It took a 13-hour moonlit road trip for Anjali Appadurai to decide to run for B.C. premier.
The 32-year-old climate justice activist was returning home to Vancouver after a few days of meeting with Indigenous leaders and activists on Wet'suwet'en territory in northern B.C., and her phone was ablaze. Word had spread that she was thinking about a run for the premiership. Dozens of friends and allies from across the province — youth advocates, Indigenous leaders, disillusioned NDP members and others — were phoning to convince her to run.
"In my mind, I wasn't going to do it. But seeing the hope that was ignited by the possibility of me running was really, really powerful," she said in an interview with Canada's National Observer before formally launching her campaign Monday. "I realized that even if I don't want to do this, even if it's going to be really hard, I needed to step up and answer the call."
Her decision has transformed the election of a replacement for current B.C. Premier John Horgan from a sleepy, single-candidate run into a "divisive" race poised to focus on climate change and economic inequality.
Appadurai has repeatedly been in the spotlight for her climate activism, starting with a blistering speech to delegates at the 2011 United Nations climate conference. She has since worked for West Coast Environmental Law, Sierra Club BC and the Climate Emergency Unit. She was also an NDP candidate in the 2021 federal election for the Vancouver Granville riding, losing by only about 400 votes — one of the country's tightest races.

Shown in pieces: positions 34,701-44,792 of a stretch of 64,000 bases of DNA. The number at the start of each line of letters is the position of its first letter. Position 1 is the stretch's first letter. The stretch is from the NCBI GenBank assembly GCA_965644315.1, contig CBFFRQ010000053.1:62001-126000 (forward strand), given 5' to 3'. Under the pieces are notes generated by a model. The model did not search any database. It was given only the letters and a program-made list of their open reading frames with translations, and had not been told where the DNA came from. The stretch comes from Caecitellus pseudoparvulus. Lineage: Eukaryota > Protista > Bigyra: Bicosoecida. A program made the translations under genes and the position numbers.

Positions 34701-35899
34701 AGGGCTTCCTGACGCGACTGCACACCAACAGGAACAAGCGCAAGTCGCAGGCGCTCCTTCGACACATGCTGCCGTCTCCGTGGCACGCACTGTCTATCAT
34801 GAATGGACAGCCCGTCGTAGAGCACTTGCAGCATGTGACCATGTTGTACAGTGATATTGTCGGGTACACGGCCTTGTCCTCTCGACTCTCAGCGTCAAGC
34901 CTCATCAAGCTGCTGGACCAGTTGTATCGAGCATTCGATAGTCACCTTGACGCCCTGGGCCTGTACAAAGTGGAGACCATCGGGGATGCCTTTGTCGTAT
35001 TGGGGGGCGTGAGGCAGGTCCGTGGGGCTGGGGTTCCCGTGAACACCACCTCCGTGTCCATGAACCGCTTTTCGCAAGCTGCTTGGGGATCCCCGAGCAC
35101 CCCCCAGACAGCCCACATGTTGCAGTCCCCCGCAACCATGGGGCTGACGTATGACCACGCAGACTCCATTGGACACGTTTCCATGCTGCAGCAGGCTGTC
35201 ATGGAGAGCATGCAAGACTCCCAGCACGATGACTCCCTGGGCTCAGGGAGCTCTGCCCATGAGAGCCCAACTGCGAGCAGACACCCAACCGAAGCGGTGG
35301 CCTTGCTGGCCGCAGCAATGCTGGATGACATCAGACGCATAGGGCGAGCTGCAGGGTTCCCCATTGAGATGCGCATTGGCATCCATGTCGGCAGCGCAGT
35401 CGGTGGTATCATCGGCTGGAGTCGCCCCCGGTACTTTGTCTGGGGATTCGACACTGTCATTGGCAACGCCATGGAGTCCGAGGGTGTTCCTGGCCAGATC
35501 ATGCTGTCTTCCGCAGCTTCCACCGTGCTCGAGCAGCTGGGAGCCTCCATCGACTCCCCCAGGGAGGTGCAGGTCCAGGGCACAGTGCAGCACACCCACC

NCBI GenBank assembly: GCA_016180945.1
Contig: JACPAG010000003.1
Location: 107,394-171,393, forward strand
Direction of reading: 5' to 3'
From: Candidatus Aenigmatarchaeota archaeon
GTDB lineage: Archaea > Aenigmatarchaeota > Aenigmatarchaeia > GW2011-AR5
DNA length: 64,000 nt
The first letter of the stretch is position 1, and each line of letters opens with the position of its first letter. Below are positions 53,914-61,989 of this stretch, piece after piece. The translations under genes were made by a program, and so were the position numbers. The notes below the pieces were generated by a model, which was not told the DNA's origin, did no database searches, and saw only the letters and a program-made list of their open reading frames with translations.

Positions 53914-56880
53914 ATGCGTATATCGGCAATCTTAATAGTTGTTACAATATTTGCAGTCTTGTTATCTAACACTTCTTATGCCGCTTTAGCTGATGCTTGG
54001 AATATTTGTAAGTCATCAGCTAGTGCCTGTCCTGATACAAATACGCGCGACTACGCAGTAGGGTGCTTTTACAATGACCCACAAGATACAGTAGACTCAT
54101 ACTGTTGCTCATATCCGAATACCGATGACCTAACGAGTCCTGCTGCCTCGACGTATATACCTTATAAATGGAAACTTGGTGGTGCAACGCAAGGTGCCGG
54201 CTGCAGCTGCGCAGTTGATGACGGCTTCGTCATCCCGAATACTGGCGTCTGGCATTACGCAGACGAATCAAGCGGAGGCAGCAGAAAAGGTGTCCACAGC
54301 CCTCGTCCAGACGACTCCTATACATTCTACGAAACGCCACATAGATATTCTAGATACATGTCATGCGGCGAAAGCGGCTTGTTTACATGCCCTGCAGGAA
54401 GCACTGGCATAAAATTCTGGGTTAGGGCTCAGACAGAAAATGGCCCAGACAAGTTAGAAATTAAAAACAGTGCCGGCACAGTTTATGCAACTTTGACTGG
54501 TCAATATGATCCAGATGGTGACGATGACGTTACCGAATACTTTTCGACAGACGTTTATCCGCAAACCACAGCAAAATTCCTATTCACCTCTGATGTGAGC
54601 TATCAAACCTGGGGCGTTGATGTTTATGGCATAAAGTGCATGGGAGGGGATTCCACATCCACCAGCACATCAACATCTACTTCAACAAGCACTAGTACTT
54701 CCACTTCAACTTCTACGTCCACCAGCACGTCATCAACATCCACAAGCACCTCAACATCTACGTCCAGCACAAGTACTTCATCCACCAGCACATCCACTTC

Her opponent in the leadership race, former B.C. attorney general and housing minister David Eby, is running on a platform that promises to maintain the B.C. NDP's current approach of incremental change on issues like climate change and the housing crisis. While that consistency has earned Eby the backing of most current NDP MLAs and the NDP brass, Appadurai said that for many B.C. residents, the approach falls flat.
She is promising a more radical platform where tackling climate change and prioritizing the public good over private interests would be the organizing framework for B.C.'s economic and social policies. It's an approach she believes can tackle the province's biggest challenges — climate change, the housing and drug crises, or systemic racism, for instance — and ensure B.C. residents have the foundation for a "good life," she said.
Despite climate change playing a key role in her platform, she emphasized that she is looking to do more than reduce carbon emissions or implement more stringent environmental policies. Her goal is to create a government that redistributes power and money from corporations and private interests towards key public services.
Her decision to run against Eby has drawn criticism. Some party members, fellow activists and pundits have called her campaign both "audacious" and "unwinnable," citing her lack of political experience and Eby's institutional support.
"In my mind, I wasn't going to do it. But seeing the hope that was ignited by the possibility of me running was really, really powerful," Anjali Appadurai said in an interview with Canada's National Observer before formally launching her campaign.
Eby welcomed Appadurai to the race in a statement, saying the "race is an opportunity for a healthy exchange of ideas and a chance for (NDP) members to have their voices heard through the electoral process."
They're all valid critiques, she said, but believes she has the ability to rally together experts from different backgrounds and fields in developing more radical and transformative policies.
"It's divisive because we're doing something that seems crazy and audacious and incredibly inconvenient to the order of things," she said. "(But) in order to face the climate emergency, it is required to go into emergency mode — and that's an unpleasant place to be."